Do I agree that mothers are disproportionately awarded sole custody of the children and that this is fundamentally wrong? Absolutely. Should this be remedied by an Affirmative Action approach? Certainly not.

House Bill 1119 introduced to the Indiana General Assembly by Representative Phyllis Pond provides the framework to ensuring a more equitable approach to awarding legal custody of children in a dissolution proceeding. The bill provides that "[t]here is a rebuttable presumption that an award of joint legal custody is in the best interest of the child."

This does not go so far as saying that both parents are entitled to equally share legal custody of the child but it does elevate the current standard that there is no presumption favouring either parent. In the simplest terms it says that both parents walk into court on equal standing.

This bill does not change the amount of discretion that a judge possesses. What it changes is the legal custody standard towards that of a modification where a showing must be made that the current custody arrangement is not in the best interest of the child.

Although the law says there is no presumption favouring either parent the existing standard practice appears to be otherwise. The mother is cloaked with the presumption that she is best suited to be the custodian of the children and a father must prove his ability to be a valid decision maker for the children.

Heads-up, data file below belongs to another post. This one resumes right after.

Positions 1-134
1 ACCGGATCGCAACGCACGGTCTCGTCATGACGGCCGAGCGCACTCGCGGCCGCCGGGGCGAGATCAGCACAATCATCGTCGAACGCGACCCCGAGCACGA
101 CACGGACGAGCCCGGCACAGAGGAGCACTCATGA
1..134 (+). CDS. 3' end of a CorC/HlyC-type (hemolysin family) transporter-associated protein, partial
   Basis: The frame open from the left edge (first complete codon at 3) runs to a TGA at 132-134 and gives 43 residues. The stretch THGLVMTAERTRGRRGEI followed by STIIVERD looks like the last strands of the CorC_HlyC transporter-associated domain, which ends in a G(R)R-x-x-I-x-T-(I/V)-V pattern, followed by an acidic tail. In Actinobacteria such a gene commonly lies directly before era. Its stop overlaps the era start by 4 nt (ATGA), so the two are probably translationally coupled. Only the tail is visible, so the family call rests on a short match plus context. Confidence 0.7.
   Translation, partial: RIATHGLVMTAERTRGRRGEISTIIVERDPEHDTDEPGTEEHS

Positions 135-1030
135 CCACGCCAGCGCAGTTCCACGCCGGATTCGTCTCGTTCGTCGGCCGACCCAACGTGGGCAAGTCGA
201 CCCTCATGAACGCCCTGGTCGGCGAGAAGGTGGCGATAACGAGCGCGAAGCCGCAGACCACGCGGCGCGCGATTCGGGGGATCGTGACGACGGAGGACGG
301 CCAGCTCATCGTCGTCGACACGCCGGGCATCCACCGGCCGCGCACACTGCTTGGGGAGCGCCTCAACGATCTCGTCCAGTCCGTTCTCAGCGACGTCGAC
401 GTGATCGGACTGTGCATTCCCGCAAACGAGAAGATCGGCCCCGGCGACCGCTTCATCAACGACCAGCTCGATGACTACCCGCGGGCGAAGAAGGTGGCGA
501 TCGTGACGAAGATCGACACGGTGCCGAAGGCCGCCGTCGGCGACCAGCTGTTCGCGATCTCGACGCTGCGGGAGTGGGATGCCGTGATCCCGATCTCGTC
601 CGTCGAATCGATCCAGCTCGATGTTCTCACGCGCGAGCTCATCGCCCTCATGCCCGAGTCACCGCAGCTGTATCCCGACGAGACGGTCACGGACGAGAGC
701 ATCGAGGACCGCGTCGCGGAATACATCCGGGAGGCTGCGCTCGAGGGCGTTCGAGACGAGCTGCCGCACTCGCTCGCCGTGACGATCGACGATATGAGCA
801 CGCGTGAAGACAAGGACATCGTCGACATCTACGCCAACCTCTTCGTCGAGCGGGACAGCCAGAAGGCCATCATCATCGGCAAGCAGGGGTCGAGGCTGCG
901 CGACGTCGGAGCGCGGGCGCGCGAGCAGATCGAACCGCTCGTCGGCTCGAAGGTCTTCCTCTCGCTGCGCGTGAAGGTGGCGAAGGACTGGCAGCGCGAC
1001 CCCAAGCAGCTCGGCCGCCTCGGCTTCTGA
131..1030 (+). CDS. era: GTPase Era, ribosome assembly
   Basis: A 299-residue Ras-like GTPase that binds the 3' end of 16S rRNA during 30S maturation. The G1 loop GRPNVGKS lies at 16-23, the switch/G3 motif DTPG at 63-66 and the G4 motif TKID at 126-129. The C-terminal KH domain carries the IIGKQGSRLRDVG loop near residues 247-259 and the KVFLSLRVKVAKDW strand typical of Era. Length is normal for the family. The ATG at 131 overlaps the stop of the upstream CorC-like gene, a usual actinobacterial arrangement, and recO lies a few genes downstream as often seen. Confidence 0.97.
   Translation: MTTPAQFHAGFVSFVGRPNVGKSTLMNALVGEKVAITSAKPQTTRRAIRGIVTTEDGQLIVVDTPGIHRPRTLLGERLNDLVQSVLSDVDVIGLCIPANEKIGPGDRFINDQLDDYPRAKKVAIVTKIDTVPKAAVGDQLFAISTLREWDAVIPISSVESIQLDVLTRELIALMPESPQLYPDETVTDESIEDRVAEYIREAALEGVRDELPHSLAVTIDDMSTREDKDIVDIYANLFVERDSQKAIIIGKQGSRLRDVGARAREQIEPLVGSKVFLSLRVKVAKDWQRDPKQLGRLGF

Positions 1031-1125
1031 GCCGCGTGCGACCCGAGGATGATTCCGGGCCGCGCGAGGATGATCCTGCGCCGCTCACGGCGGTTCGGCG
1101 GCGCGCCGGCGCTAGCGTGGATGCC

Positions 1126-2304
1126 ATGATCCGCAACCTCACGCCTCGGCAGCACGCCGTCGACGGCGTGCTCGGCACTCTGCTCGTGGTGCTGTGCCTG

Following dissolution men have been denied the continuing custody of their children that they had prior to the dissolution based upon this prejudice. Some men's rights advocates seek a remedy in a mandate that the parents will continue to share custody following a dissolution.

Herein lies the correlation to racial injustice and the inequities in seeking an equitable resolution. Just as Affirmative Action says a contract will be awarded or a person hired regardless of qualifications so does a joint custody mandate.

I am an avid supporter of equal opportunity, equality before the eyes of the law but not mandated equality in position or outcome. To mandate that a court give decision making authority over a child to a father or mother who may be a very poor decision maker, whose previous decisions may be the root of the dissolution, could very well go against the best interest of the child. That is something that cannot be allowed.

This is where HB 1119 reconciles the two conflicting standards. It provides the equitable solution to the longstanding inequities in child custody decisions that ensures equal opportunity. It provides that the parents are entitled to maintain custody of the children unless that is refuted by presentation of the evidence. It maintains the judicial discretion necessary in ensuring the best interest of the children. So long as one of the parties makes a Trial Rule 52 request then the judicial officer must make specific findings as to why joint legal custody would not be in the best interest of the children.

HB 1119 must be put into law to ensure that the best interest of children are protected in dissolution proceedings.